I was tucking into an early lunch in downtown Rio de Janeiro when the call from London came through.
On the line was David Smith, an Observer reporter and former editor of the Leeds student newspaper, who I knew from the paper’s annual reunions at the Cheshire Cheese pub on Fleet Street.
David asked if I had heard the reports about the man killed on the London Underground. Word in London was that the victim was a Brazilian, he said.
Knowing I had recently moved back out to Brazil to work as a reporter, David suggested I prepared to pounce, ‘like a coiled tiger”. I rushed home, picked up my map and put in some calls to try and found out more.
An hour or so later I had pinpointed the hometown of the dead Brazilian, now being named as one Jean Charles de Menezes, an electrician from the tiny rural town of Gonzaga in Minas Gerais state. I threw my laptop and a change of clothes into a bag and headed straight for Rio’s bus station.
It was a sleepless night, spent clattering over the potholes and around the endless curves along the road that links Rio to Governador Valadares, the nearest city to Gonzaga. From time to time, as the vehicle rounded another mountain range, my mobile phone would come back into range, loudly announcing answer phone messages from foreign editors in Australia who had by now got wind of the story.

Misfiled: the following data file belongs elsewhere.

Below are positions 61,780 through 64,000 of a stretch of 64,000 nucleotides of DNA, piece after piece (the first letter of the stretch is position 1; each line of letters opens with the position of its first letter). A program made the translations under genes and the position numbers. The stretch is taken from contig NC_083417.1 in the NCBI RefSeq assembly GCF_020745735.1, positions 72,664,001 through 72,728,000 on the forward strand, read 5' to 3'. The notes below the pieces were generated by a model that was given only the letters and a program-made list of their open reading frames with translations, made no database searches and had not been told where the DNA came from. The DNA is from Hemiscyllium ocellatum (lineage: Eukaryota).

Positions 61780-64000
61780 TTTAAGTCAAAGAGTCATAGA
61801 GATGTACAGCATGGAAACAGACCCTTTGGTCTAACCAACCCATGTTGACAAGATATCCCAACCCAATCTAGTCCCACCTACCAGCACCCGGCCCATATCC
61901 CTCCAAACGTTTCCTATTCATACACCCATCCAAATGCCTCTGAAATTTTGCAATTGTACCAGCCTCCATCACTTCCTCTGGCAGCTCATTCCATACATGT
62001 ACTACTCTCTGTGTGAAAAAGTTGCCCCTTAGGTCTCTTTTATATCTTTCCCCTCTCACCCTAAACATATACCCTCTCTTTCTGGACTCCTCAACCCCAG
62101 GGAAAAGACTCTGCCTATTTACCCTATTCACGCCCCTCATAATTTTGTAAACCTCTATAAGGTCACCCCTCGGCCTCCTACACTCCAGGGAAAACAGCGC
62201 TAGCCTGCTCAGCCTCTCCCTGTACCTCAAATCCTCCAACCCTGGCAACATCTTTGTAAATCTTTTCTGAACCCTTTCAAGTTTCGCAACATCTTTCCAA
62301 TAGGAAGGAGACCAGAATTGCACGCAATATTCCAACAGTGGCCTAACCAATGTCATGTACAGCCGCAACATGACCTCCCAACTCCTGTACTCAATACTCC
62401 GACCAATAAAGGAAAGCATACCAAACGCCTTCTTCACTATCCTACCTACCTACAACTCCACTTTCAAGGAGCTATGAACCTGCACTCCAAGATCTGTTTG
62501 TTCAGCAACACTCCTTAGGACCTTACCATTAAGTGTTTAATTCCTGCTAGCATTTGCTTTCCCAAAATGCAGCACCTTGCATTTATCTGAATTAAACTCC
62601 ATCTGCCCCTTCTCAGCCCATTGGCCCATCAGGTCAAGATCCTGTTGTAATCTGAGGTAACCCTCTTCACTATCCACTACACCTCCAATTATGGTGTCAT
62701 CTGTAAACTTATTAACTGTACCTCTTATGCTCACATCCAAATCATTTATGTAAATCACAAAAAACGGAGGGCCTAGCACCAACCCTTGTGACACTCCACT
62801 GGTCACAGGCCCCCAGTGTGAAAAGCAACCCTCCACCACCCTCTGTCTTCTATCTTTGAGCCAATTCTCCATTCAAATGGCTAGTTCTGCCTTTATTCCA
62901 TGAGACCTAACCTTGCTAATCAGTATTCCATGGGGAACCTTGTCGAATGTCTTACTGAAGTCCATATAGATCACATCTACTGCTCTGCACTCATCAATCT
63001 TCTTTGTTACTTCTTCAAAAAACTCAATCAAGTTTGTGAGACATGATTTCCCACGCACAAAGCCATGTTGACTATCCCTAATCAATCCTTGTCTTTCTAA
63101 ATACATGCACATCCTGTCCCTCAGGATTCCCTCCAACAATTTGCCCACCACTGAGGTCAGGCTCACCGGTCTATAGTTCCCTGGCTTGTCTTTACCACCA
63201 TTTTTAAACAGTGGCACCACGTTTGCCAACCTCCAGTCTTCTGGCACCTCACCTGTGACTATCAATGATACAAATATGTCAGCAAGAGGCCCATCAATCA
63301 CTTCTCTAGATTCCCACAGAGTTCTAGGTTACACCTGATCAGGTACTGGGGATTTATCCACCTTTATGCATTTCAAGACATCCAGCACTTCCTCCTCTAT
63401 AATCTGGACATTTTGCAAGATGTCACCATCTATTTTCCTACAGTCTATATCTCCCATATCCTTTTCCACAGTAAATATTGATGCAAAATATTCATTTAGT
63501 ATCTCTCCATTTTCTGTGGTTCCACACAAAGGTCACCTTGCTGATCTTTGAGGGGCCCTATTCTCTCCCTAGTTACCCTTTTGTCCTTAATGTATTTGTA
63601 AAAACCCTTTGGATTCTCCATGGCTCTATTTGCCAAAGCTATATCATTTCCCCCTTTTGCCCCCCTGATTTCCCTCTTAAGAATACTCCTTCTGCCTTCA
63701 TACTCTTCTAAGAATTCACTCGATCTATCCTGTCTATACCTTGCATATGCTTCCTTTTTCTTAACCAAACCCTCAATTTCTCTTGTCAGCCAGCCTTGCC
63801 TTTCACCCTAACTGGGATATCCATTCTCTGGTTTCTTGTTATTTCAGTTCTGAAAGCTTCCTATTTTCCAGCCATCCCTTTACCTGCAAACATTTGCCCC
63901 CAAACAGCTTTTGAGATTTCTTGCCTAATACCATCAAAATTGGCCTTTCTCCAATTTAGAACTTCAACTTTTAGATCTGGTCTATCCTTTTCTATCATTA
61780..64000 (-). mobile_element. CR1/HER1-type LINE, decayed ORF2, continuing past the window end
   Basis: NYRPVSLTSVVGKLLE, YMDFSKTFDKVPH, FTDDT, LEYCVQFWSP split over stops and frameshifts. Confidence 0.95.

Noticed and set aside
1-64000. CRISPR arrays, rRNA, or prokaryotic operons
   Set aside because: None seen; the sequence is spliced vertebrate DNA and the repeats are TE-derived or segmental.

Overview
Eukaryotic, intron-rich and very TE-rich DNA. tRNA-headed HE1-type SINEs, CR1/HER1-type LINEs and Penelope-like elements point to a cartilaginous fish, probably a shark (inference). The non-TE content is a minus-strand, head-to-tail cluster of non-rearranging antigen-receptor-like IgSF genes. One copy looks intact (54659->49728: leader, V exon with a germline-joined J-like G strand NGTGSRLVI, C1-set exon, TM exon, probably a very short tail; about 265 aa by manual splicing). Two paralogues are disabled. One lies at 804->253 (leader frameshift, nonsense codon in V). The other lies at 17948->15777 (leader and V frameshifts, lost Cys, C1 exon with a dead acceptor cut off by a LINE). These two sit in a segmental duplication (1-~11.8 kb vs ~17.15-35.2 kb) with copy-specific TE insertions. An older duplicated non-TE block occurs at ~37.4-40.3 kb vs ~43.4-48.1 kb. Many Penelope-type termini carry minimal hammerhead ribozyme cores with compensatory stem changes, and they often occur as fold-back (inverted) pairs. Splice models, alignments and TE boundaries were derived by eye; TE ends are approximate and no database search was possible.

At every bleep my sleepless fellow passengers grunted with irritation. Twelve long hours later, at just after 5am on Sunday morning, the bus pulled into Valadares bus station. I hailed a taxi and raced off into the rolling hilltops in search of the de Menezes’s farm.
Several hours later, after narrowly avoiding several head-on collisions with drunken revellers driving home from a nearby rodeo, I pulled up at a petrol station on a ridge directly above Gonzaga. Word about Jean Charles’s death had clearly got around and the pump attendant directed us immediately to a small dirt trail that led to the family’s home in an isolated area known as Corrego dos Ratos.
Driving through the front gate, I could see the front room was already crowded with local journalists, photographers and relatives.
Before them, on a narrow red sofa, sat Jean Charles’s parents, red-eyed, confused and weeping. I began to note down the first of many words I would write about the Menezes family over the coming months.
‘I never thought it was my son when I first heard on the TV,’his father, Matozinho, sobbed. ‘How could it have been?’
‘I told him to take care [in England]… but he laughed,’Jean Charles’ mother, Maria, went on, uttering for the first time a line she would repeat constantly over the following months. ‘[He said:] ‘It’s a clean place, mum. The people are educated. There’s no violence in England. No one goes around carrying guns. Not even the police.”
The following day, Monday 25 July, the words and faces of Matozinho and Maria were stamped across front pages all over the world.